Learning to Grow
Being the first year that I am solely responsible for my garden, I decided to keep it simple. Rather than that ‘all or nothing’ mentality, I chose to go with a variety of heirloom tomato plants, a couple of pepper plants, lots of herbs, a shot at watermelons, and the artichokes that I’d planted last year. Some marigolds and borage scattered about for beauty and function (they are great natural deterrents to the javelina, rabbits, and tomato hornworm that can decimate a tomato plant in one evening.) So in other words, manageable.
But, I had some very pleasant surprises sprout up. Over the winter, a renegade onion decided to sprout in my pantry. Not wanting to waste it and figuring it was worth the experiment, I planted it in the garden and left it alone. Sure enough, it grew. Not only did it grow, but it sprouted a long stem with a beautiful flower pod at the top, which subsequently burst, spreading its feathered-like seeds all about my garden. It reminded me of Richie Havens singing “Freedom” at the Woodstock opening.
A couple of months later, lo and behold, what appeared to be scallions began to sprout all about the garden; so I figured, heck, let them have their freedom to blossom and grow…and grow they did.
Initially, I used them as scallions but soon made the executive decision to allow them to mature into the onions they were meant to become. For the past couple weeks, I’ve been harvesting these lovely sweet white bulbous volunteers. Oh, so sweet. So juicy. So firm yet tender.
And then, I had to leave to travel to the other side of country for almost two weeks. What would become of my garden? Well, to be fair, it is irrigated. I also mentioned to both my cat sitter who moves in while I’m away and to the vet tech who comes daily to do the Sub-Q fluids for my elderly Tasha to feel free to harvest and enjoy the bounty of my garden while I was away.
On the 2 hour ride home on the shuttle from PHX back home to the Sedona area, visions of my garden kept creeping in. What would be there to greet me? As soon as my luggage was safely parked in the living room, I made a dash outside to check it out.
And there it was! A lone kale plant, a volunteer, that found its way into the soil. I haven’t ever planted kale in the garden; but heck, I’ll take it. I also have a plethora of squash growing as well that must have come from the compost.
Having been eating out for the better part of my time away, I had a yearning for fresh produce and my home cooking. I immediately knew exactly what I would be making….my Dutch Grandmother’s Kale and Potato Casserole, veganified to satisfy my palate and my practice of Ahimsa.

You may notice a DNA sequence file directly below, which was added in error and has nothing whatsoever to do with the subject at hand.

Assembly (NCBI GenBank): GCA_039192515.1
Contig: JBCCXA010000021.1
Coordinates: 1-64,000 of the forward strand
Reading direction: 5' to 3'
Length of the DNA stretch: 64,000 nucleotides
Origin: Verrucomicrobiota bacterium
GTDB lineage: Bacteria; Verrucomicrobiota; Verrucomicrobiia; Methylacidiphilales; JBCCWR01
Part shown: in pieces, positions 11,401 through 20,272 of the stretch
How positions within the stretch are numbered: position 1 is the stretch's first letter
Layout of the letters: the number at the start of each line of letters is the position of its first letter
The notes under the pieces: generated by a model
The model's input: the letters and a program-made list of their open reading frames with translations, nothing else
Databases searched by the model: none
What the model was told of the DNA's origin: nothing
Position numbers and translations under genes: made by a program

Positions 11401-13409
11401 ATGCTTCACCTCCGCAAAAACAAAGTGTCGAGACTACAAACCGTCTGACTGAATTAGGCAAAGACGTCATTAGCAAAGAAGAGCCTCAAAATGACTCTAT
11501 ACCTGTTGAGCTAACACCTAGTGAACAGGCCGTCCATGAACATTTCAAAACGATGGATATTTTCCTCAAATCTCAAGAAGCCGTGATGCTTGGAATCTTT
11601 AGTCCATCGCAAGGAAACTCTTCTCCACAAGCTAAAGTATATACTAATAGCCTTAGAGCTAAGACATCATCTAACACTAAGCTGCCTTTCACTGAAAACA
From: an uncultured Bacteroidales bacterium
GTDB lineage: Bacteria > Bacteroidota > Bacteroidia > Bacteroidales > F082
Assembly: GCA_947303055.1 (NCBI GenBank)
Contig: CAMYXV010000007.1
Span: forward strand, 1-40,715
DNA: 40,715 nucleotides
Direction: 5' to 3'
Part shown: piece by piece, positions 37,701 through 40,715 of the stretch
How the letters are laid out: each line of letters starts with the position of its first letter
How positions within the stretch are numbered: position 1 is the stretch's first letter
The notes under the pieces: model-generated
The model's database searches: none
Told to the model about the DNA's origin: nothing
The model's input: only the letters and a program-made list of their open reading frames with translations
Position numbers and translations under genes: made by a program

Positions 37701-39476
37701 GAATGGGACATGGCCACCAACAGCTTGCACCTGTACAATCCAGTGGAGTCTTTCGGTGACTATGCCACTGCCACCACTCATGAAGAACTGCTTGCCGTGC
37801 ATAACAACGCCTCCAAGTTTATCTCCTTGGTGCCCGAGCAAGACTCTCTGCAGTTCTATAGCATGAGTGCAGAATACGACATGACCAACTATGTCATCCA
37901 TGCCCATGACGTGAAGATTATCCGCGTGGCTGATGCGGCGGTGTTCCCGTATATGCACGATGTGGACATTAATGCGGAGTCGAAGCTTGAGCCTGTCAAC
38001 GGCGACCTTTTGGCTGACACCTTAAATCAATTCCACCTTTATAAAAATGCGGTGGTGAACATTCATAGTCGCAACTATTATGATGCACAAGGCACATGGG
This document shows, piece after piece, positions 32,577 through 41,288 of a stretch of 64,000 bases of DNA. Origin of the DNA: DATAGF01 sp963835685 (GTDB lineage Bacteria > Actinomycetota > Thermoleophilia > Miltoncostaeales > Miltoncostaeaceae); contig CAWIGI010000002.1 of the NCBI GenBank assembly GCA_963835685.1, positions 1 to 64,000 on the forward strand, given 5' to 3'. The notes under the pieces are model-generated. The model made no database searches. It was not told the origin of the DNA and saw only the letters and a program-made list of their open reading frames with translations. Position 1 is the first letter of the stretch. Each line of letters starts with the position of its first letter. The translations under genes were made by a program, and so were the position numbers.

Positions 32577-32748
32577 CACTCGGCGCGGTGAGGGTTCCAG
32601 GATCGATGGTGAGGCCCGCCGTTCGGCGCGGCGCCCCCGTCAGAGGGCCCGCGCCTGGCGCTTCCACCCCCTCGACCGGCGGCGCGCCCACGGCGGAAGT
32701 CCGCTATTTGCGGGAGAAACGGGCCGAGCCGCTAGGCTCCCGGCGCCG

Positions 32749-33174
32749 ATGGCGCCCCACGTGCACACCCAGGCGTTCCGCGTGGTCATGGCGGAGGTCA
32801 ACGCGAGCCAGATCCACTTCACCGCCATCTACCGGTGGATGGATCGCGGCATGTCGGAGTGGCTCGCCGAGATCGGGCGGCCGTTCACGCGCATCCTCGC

Putting It Together
So, I harvested two onions and the entire kale plant. The onions were aplenty, so I sliced some, which would make their way into the air fryer as onion rings after being bathed in a slurry of vegan mayo, mustard and water then dressed with homemade bread crumbs that are always at the ready in my freezer. The rest of the onions were chopped and tossed into a sauté pan, where they were slowly caramelized, then parked.
While this was happening, I concurrently peeled some Idaho baking potatoes, cubed them, and boiled them in a copious amount of salted-like-the-sea water.The kale leaves where chiffonaded and wilted in a saute pan with about a ½ teaspoon of liquid smoke, then set aside.
Once the potatoes were fork tender, I drained them and returned them back to their pot, adding just enough Miyoko’s vegan cultured butter and chicken-less broth to make them creamy but still a bit on the drier side (as they will receive a tad more moisture from the veggies they were about to meet).
Into the pot went the garden volunteers, the caramelized onions and wilted kale, stirring them into the potatoes until well blended. The mixture was then scooped into a casserole dish and dotted with some more of that amazing Miyoko’s butter.
At this point, you can bake the casserole at 350° Fahrenheit for 40 minutes, covered, or until heated through. Then remove the lid and raise the heat to 450° Fahrenheit to lightly brown the top (you could also use a kitchen torch for this step). You could also park the casserole and bake it later.
Another delicious and fun preparation is to make kale and potato patties instead of a casserole. You would form the patties, then fry them in a skillet until brown on both sides.
This is one of my go-to comfort foods when I am looking for food to sooth what ails me. I always feel better afterwards.